Near Hancock in Washington County, Maryland — The American Northeast (Mid-Atlantic)
The Challenge of Sideling Hill
This route is an ancient one. Our traveling ancestors pushed across, around and finally through this mountain. Sideling Hill, always a steep and dangerous climb, first showed up on a 1755 map as “Side Long Hill.”
When frontiersman Thomas Cresap moved up the Potomac Valley, he hired local Indians to widen the trail over the mountain for his wagons.
During the heyday of the National Road, stagecoaches crashed and passengers were killed on the slope near Hancock.
Throughout the 1930s, the 40 miles to Cumberland on US 40 was still considered a long hard trip. “There were five mountains to go over - from east to west - Sideling Hill, Town Hill Mountain, Green Ridge, Polish and Martins Mountain.”
With construction of I-68, engineers finally tamed
(sidebar) As evidenced by this early 20th century advertisement, automobile trips on narrow, steep roads without guardrails, could be a dangerous business. Local historian Emily Leatherman recalled, “Rainy days were disastrous. We could watch the cars go to the doctor’s office across the street. They had slid off the road into the ditches or trees.”
(sidebar) The deepest road cut in Maryland history moved 4.5 million cubic yards of rock and dirt.
Marker series. This marker is included in the The Historic National Road marker series.
Location. 39° 43.128′ N, 78° 16.84′ W. Marker is near Hancock, Maryland, in Washington County Click for map. Marker is in this post office area: Hancock MD 21750, United States of America.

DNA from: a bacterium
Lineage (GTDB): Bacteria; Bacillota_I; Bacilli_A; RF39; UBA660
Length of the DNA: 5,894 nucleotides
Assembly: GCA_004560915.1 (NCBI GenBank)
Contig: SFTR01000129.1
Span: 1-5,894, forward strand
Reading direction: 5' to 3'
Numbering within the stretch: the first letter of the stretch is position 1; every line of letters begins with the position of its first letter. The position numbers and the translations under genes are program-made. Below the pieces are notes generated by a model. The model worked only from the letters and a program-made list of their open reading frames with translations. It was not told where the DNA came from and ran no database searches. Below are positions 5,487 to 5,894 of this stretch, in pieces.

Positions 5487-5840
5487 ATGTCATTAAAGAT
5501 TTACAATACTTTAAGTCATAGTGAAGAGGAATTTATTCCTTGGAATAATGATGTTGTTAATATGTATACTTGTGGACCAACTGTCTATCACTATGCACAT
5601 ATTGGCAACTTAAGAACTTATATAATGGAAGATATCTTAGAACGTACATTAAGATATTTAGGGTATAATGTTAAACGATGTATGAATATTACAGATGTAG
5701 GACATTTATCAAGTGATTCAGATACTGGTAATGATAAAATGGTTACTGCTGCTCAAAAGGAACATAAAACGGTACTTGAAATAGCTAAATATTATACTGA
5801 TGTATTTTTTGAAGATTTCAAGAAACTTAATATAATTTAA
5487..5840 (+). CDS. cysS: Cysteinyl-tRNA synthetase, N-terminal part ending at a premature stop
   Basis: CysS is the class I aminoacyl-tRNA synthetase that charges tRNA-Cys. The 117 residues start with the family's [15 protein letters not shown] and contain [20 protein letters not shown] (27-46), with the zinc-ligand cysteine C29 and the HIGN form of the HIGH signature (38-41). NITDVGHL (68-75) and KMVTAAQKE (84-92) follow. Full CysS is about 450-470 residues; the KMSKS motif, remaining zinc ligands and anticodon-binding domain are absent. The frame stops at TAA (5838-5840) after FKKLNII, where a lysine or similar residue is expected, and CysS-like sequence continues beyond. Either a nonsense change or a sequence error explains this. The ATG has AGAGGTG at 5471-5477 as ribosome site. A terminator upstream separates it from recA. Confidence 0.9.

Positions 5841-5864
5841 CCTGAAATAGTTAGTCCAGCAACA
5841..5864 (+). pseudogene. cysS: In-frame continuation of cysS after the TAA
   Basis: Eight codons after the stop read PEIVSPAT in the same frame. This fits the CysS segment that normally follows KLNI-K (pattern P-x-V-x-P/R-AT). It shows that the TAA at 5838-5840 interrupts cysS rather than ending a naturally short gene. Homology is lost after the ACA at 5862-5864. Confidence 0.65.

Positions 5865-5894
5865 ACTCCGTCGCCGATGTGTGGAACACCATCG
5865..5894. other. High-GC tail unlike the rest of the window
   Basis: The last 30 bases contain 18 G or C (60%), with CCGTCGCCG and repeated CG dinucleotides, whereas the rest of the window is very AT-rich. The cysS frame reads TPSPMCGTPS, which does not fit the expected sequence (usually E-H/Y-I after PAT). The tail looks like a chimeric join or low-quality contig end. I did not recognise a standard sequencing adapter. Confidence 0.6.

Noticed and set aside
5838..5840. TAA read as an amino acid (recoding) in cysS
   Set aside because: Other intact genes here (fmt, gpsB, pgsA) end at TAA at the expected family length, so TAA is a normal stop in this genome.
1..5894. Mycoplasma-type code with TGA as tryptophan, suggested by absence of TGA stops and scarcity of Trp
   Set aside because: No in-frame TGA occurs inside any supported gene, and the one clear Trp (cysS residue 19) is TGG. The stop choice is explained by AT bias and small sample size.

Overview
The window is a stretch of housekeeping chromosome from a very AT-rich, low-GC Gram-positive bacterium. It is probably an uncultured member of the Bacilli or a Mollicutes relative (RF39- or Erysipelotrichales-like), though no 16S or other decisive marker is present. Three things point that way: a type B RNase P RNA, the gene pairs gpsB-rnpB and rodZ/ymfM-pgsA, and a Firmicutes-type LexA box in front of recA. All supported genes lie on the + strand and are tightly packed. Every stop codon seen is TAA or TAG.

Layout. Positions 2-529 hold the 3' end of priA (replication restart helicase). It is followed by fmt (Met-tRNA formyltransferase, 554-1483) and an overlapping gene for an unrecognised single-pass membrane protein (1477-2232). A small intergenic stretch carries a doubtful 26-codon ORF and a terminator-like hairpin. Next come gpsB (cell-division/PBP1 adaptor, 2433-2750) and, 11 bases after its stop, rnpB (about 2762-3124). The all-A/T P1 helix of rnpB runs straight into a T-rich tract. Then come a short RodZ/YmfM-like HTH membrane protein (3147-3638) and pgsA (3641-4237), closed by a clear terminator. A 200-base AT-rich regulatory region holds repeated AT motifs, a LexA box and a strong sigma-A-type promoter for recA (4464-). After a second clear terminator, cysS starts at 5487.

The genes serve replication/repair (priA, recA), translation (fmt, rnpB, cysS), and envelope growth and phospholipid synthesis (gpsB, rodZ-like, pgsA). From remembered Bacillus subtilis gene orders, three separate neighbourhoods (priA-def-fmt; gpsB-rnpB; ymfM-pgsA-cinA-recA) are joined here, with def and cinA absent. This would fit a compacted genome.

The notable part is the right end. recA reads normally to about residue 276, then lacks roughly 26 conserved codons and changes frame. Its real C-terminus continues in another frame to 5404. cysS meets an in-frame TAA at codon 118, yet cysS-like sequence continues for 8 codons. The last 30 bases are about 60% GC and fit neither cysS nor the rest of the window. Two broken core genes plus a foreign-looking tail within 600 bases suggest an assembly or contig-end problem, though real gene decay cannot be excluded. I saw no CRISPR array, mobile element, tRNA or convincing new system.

Other nearby markers. At least 5 other markers are within walking distance of this marker. The National Road (here, next to this marker); Gettysburg Campaign (a few steps from this marker); Sideling Hill Cut North Bench (within shouting distance of this marker); Sideling Hill Cut South Bench (within shouting distance of this marker); Sideling Hill and Town Hill Mountains (about 300 feet away, measured in a direct line). Click for a list of all markers in Hancock.
Also see . . . Sideling Hill Exhibit Center. This page has an impressive arial view of the Sideling Hill road cut. (Submitted on January 20, 2007.)
Categories. • Man-Made Features • Roads & Vehicles •
Credits. This page originally submitted on , by J. J. Prats of Springfield, Virginia. This page has been viewed 12,522 times since then and 230 times this year. Photos: 1. submitted on , by J. J. Prats of Springfield, Virginia. 2. submitted on . 3, 4, 5, 6, 7, 8. submitted on , by J. J. Prats of Springfield, Virginia. This page was last revised on June 16, 2016.